Consorts and children
Empress: Oshi-hime (押媛), Prince Amatarashikunioshihito's daughter (Emperor Kōshō's son)
- Prince Ōkibi no Morosusumi (大吉備諸進命)
- Prince Ōyamatonekohikofutoni (大日本根子彦太瓊尊), later Emperor Kōrei
- ""Genealogy of the Emperors of Japan"" (PDF). Kunaicho.go.jp. Retrieved May 8, 2019.
- Kenneth Henshall (2013). Historical Dictionary of Japan to 1945. Scarecrow Press. p. 487.
- "孝安天皇 (6)". Imperial Household Agency (Kunaichō) (in Japanese). Retrieved May 10, 2019.
- Brown, Delmer M. and Ichirō Ishida (1979). A Translation and Study of the Gukanshō, an Interpretative History of Japan Written in 1219. University of California Press. pp. 251–252.
- Ponsonby-Fane, Richard (1959). The Imperial House of Japan. Ponsonby Memorial Society. p. 30 & 418.
- Perri, Angela R. (2016). "Hunting dogs as environmental adaptations in Jōmon Japan" (PDF). Antiquity. 90 (353): 1166–1180. doi:10.15184/aqy.2016.115.
- Varley, H. Paul. (1980). Jinnō Shōtōki: A Chronicle of Gods and Sovereigns. Columbia University Press. p. 90.
- John S. Brownlee (August 14, 1991). Political Thought in Japanese Historical Writing: From Kojiki (712) to Tokushi Yoron (1712). Wilfrid Laurier Univ. Press. p. 30.
- Kelly, Charles F. ""Kofun Culture"". www.t-net.ne.jp. Retrieved May 8, 2019.
- Aston, William George. (1896). Nihongi: Chronicles of Japan from the Earliest Times to A.D. 697, Volume 2. The Japan Society London. pp. 109, 145–146.
- Brinkley, Frank (1915). A History of the Japanese People from the Earliest Times to the end of the Meiji Era. Encyclopaedia Britannica Company. p. 21.
Posthumous names for the earthly Mikados were invented in the reign of Emperor Kanmu (782–805), i.e., after the date of the compilation of the Records and the Chronicles.
- Yoshida, Reiji. (March 27, 2007). ""Life in the Cloudy Imperial Fishbowl"". Japan Times. Retrieved May 16, 2019.
- Titsingh, Isaac. (1834). Nihon Ōdai Ichiran (in French). Royal Asiatic Society, Oriental Translation Fund of Great Britain and Ireland. pp. 34–36.
- Brown, Delmer M. and Ichirō Ishida (1979). A Translation and Study of the Gukanshō, an Interpretative History of Japan Written in 1219. University of California Press. pp. 261–262.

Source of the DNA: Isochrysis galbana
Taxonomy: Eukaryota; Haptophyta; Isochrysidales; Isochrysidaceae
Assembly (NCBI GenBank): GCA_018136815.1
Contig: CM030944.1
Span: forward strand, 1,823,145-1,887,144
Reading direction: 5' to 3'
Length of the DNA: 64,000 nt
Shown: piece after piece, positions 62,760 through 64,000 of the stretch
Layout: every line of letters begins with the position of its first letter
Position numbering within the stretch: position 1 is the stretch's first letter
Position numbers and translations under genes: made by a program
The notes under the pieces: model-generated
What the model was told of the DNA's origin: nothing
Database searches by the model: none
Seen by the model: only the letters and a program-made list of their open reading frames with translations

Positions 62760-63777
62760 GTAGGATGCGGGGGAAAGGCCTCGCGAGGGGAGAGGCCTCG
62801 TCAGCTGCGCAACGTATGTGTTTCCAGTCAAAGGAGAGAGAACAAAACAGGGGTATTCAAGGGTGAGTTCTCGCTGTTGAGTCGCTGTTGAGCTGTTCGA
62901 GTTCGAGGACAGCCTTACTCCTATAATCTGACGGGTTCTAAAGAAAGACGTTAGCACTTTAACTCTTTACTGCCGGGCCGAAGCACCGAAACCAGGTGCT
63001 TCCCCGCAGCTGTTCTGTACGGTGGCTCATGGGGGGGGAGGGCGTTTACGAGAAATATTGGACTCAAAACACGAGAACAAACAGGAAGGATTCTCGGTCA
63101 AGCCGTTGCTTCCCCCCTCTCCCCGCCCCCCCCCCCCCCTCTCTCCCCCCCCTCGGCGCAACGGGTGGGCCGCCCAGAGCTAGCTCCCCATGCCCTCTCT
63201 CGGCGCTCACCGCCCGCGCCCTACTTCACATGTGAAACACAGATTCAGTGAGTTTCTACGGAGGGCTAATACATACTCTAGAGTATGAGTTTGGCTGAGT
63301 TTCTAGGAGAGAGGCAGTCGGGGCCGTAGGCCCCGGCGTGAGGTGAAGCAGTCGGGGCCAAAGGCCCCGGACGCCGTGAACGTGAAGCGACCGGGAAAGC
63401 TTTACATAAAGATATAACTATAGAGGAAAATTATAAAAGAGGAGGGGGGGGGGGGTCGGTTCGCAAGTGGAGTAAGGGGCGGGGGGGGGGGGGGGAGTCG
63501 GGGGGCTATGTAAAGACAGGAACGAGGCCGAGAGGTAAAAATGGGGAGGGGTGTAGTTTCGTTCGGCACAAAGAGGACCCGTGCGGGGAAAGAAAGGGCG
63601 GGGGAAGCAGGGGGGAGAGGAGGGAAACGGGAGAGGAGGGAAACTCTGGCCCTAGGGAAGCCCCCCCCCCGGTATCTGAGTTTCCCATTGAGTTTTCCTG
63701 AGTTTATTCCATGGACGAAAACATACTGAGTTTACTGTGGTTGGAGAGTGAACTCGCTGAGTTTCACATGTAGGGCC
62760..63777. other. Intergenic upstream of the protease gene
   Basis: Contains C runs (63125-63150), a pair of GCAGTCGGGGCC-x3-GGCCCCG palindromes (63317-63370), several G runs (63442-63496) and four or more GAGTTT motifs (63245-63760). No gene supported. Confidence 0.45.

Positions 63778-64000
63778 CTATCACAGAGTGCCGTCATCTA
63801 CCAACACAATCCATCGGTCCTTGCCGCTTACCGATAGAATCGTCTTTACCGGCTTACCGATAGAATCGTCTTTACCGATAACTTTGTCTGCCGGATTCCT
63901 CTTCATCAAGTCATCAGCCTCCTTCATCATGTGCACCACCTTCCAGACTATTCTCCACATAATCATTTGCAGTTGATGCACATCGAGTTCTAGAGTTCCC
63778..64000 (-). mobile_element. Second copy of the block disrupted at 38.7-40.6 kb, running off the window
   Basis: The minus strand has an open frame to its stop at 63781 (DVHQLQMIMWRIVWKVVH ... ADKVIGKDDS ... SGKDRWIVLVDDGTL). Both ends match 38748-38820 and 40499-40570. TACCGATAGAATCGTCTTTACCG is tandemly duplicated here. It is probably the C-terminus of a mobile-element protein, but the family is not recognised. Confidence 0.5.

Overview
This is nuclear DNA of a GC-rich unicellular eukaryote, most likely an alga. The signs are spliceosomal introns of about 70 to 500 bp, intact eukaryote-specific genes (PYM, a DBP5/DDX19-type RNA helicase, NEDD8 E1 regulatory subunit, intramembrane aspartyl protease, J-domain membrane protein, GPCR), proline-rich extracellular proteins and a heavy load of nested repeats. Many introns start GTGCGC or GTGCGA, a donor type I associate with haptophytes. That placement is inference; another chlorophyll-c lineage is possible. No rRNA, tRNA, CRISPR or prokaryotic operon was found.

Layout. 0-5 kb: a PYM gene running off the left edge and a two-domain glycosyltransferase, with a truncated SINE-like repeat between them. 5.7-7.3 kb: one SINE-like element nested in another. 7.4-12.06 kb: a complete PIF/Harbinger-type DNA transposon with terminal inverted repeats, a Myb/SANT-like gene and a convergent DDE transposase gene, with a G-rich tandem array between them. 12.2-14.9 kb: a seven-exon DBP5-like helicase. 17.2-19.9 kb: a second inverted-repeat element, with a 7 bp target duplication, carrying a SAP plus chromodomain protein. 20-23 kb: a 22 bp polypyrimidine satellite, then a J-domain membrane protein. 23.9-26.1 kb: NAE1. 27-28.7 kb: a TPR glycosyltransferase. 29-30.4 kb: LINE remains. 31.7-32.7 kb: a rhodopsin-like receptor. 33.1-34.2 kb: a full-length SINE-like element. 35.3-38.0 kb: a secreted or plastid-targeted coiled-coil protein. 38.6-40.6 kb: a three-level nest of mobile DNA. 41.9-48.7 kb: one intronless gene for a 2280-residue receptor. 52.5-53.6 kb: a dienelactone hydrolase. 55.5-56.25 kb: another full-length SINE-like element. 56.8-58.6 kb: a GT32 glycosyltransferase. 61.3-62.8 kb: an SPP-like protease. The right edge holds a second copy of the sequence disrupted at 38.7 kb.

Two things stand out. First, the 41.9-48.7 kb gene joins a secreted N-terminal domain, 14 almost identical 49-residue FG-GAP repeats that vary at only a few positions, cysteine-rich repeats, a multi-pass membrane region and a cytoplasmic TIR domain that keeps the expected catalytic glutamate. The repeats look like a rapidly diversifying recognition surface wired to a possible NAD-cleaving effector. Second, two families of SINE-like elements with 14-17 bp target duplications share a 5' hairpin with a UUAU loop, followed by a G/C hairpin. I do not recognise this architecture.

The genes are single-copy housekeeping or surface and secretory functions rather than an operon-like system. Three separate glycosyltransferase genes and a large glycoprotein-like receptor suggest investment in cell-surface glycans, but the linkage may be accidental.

- Hoye, Timothy. (1999). Japanese Politics: Fixed and Floating Worlds. Prentice Hall. p. 78.
According to legend, the first Japanese Emperor was Jimmu. Along with the next 13 Emperors, Jimmu is not considered an actual, historical figure. Historically verifiable Emperors of Japan date from the early sixth century with Kimmei.
- Aston, William George. (1896). Nihongi: Chronicles of Japan from the Earliest Times to A.D. 697. London: Kegan Paul, Trench, Trubner. OCLC 448337491
- Brown, Delmer M. and Ichirō Ishida, eds. (1979). Gukanshō: The Future and the Past. Berkeley: University of California Press. ISBN 978-0-520-03460-0; OCLC 251325323
- Chamberlain, Basil Hall. (1920). The Kojiki. Read before the Asiatic Society of Japan on April 12, May 10, and June 21, 1882; reprinted, May, 1919. OCLC 1882339
- Nussbaum, Louis-Frédéric and Käthe Roth. (2005). Japan encyclopedia. Cambridge: Harvard University Press. ISBN 978-0-674-01753-5; OCLC 58053128
- Ponsonby-Fane, Richard Arthur Brabazon. (1959). The Imperial House of Japan. Kyoto: Ponsonby Memorial Society. OCLC 194887
- Titsingh, Isaac. (1834). Nihon Ōdai Ichiran; ou, Annales des empereurs du Japon. Paris: Royal Asiatic Society, Oriental Translation Fund of Great Britain and Ireland. OCLC 5850691
- Varley, H. Paul. (1980). Jinnō Shōtōki: A Chronicle of Gods and Sovereigns. New York: Columbia University Press. ISBN 978-0-231-04940-5; OCLC 59145842
| Legendary Emperor of Japan
392 BC – 291 BC